Lets assume we want to do 25% coverage in this case. We now have smaller pieces of CLD that are placed throughout the area of the outer door skin. What this will do is definitely take care of most of the higher frequency resonance as well as some of the lower frequency resonance that will be centered around the panels resonant frequency. But, with that much area left uncovered, it will still allow the panel to flex and resonate at the lower frequencies near its resonant frequency. When doing full, or near full coverage, you are constraining the entire panel, therefor limiting the panel from moving as a while.

Anyways, onto the installation of the ResoNix CLD Squares on the outer skin..

How to sound deaden car doors

Once the application of the ResoNix CLD Squares to the outer skin was complete, we can move on to a quick and easy yet highly effective way of further reducing resonance of the outer door skin. What I am speaking of is using ResoNix Rope to couple the outer door skin to the crash bar inside of the door. Now, yes, sometimes they are already “coupled” with another type of adhesive or material from the factory. But it is usually a very light and ineffective material and is just used to provide very minor support. Using ResoNix Rope, you can use a proper material to couple the two together and use the rigidity of the crash bar coupled with the viscoelastic and adhesion properties of the ResoNix Rope to provide even more support and structure to the outer skin.

One thing to note, do not rip off the factory material to replace it with ResoNix Rope. Only use ResoNix Rope in conjunction with it. Another thing, more is always better, but we usually provide some gaps to allow for water drainage IF the factory adhesive also has gaps. If it doesn’t, you can go for full coverage. In this case, there was some adhesive gaps so we did the same.

How to sound deaden car doors
Next up, Blackhole Tiles (As of 1/30/2023 we suggest ResoNix Guardian instead of BH Tiles) for the outer door skin. As mentioned in the guide, what these do is absorb acoustical energy inside of the door. To quote the guide above..

“The main focus for absorption for automotive sound systems is most definitely going to be inside the doors if you have door-mounted midbass drivers. The purpose of absorption here is to do two things. Less energy makes it from the speaker’s rear wave to the outer door skin, and it lowers the energy that makes it back to the midbass drivers’ cone; both will reduce distortion. Unfortunately, you cannot just go and stick any old acoustic foam in your doors since it will hold moisture, grow mold, and prematurely rust your doors. You need something that can absorb AND is highly water-resistant or even fully waterproof. While our Fiber Mat products can work for this, I get nervous about window mechanisms interfering and causing issues. ResoNix Guardian is a safer bet to use here. ResoNix Guardian is a unique product, and there is nothing else like it on the market. We have managed to create a waterproof product that absorbs sound, insulates from heat, and even provides a noise barrier floating inside it. Now, most install this in a checker pattern in their doors, but if you go ahead and do full coverage, you can get some noise blocking and heat insulation out of them as well.”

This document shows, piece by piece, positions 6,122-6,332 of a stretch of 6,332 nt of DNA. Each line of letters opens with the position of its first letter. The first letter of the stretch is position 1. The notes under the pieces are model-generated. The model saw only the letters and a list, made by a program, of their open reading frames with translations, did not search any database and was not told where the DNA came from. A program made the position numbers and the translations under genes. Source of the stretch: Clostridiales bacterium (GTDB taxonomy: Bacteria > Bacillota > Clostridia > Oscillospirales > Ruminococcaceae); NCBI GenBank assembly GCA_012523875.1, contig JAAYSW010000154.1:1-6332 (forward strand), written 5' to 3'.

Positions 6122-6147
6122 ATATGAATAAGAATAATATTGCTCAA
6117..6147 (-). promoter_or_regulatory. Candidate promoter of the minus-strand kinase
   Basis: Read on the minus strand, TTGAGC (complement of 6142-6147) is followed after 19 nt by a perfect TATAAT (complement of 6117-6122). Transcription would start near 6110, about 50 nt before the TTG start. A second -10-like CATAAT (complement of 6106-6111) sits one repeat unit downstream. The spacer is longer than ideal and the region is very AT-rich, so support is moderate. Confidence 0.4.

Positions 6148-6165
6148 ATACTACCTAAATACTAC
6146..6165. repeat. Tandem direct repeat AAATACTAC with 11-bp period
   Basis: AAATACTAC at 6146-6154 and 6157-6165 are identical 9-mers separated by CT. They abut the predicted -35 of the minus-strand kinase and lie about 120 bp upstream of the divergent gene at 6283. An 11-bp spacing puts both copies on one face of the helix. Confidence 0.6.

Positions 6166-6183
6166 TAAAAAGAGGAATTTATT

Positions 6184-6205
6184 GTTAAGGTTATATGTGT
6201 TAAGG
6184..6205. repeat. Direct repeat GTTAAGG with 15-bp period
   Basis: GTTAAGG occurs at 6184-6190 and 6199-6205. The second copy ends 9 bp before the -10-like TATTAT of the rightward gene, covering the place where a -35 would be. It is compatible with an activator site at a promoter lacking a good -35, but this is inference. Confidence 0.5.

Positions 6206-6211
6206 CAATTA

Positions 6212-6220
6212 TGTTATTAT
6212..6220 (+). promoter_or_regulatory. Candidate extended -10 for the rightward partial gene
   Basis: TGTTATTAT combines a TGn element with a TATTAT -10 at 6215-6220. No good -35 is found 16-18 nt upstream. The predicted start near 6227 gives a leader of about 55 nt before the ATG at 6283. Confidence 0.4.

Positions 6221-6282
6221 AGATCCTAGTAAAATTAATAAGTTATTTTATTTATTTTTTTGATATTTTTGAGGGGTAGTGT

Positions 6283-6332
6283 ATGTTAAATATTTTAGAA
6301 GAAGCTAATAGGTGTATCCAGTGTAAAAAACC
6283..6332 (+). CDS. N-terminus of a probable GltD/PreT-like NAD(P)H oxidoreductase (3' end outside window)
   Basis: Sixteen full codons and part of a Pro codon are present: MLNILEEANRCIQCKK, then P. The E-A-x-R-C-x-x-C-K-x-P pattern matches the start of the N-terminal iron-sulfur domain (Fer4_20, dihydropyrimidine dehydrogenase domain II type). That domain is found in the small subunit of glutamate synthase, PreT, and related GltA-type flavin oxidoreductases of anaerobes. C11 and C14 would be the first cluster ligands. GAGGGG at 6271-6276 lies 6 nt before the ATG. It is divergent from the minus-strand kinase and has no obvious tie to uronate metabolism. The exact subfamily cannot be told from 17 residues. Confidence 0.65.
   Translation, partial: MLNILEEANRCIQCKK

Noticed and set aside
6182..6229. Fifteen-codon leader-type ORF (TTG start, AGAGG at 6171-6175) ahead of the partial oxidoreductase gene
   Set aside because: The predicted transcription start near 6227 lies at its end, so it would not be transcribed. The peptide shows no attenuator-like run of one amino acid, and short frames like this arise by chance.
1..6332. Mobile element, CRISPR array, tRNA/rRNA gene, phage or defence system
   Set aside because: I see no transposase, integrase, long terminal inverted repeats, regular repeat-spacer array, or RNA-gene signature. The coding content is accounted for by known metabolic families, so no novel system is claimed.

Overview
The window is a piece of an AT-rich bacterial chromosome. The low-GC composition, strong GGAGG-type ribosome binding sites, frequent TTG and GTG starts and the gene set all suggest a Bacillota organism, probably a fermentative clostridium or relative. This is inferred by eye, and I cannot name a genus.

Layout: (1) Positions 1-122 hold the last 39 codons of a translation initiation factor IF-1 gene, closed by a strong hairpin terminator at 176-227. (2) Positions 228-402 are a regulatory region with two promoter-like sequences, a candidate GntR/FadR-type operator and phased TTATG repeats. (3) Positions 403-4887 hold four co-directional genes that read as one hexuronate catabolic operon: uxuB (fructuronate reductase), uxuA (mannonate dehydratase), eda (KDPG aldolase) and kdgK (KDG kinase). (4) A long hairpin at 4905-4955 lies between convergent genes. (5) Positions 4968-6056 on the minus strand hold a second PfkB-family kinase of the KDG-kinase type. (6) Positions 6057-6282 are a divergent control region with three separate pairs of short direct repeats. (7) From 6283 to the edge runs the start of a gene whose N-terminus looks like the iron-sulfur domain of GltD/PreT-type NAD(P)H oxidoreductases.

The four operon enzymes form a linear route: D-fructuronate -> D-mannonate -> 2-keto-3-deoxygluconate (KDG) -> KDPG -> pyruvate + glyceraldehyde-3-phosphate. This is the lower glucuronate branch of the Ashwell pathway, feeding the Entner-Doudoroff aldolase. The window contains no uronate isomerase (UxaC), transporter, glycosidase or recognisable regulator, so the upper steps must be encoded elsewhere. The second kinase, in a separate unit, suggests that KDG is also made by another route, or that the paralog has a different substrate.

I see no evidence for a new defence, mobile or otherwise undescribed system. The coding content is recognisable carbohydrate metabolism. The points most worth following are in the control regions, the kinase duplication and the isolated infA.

So yeah, since we have a LOT of energy that will be produced in this specific vehicle, we opted for as much coverage as possible.

Something to note: If you are budgeting to only do partial coverage in your doors, definitely try to get 100% coverage in the area that’s directly behind the speaker and taper out from there.

Another note, since I get asked this more often than I would have guessed.. No, these do not replace a Constrained Layer Damper such as ResoNix Squares. They do two different things and are used in conjunction with each other to reach an end goal. If you had to use one, Constrained Layer Damping is more important.

Once this is done, the outer door skin is complete and we can move on to the inner door skin.

Moving on to the inner door skin. The most important aspect of treating the inner door skin is to seal the access holes using what many people would call a “block off plate”. Now, after enough time and experience in this field, I can say that while sealing these access holes is the most important part of treating the inner skin, it is highly recommended that you go about it in a way that is easily serviceable. There are many ways to go about sealing these holes. You need something that is solid and rigid. Being able to hold us to the elements is also highly recommended for obvious reasons.

The most ideal way is to use a relatively thick and rigid plastic, usually ABS, and cut out plates that can be secured to the inner skin around the perimeter of the access holes. This is only a good option if the inner door skin is flat and doesn’t have any meaningful curves to it. If it has curves, you are most likely not going to be able to use a thick enough material that will be able to both conform to the shape while also sealing the hole and being rigid and free of resonance. When using a plastic material to block off access holes, You will want to apply CLD to the plastic block off plate, and also provide a gasket for where the plastic meets the metal. I would suggest foam, such as ResoNix CCF7.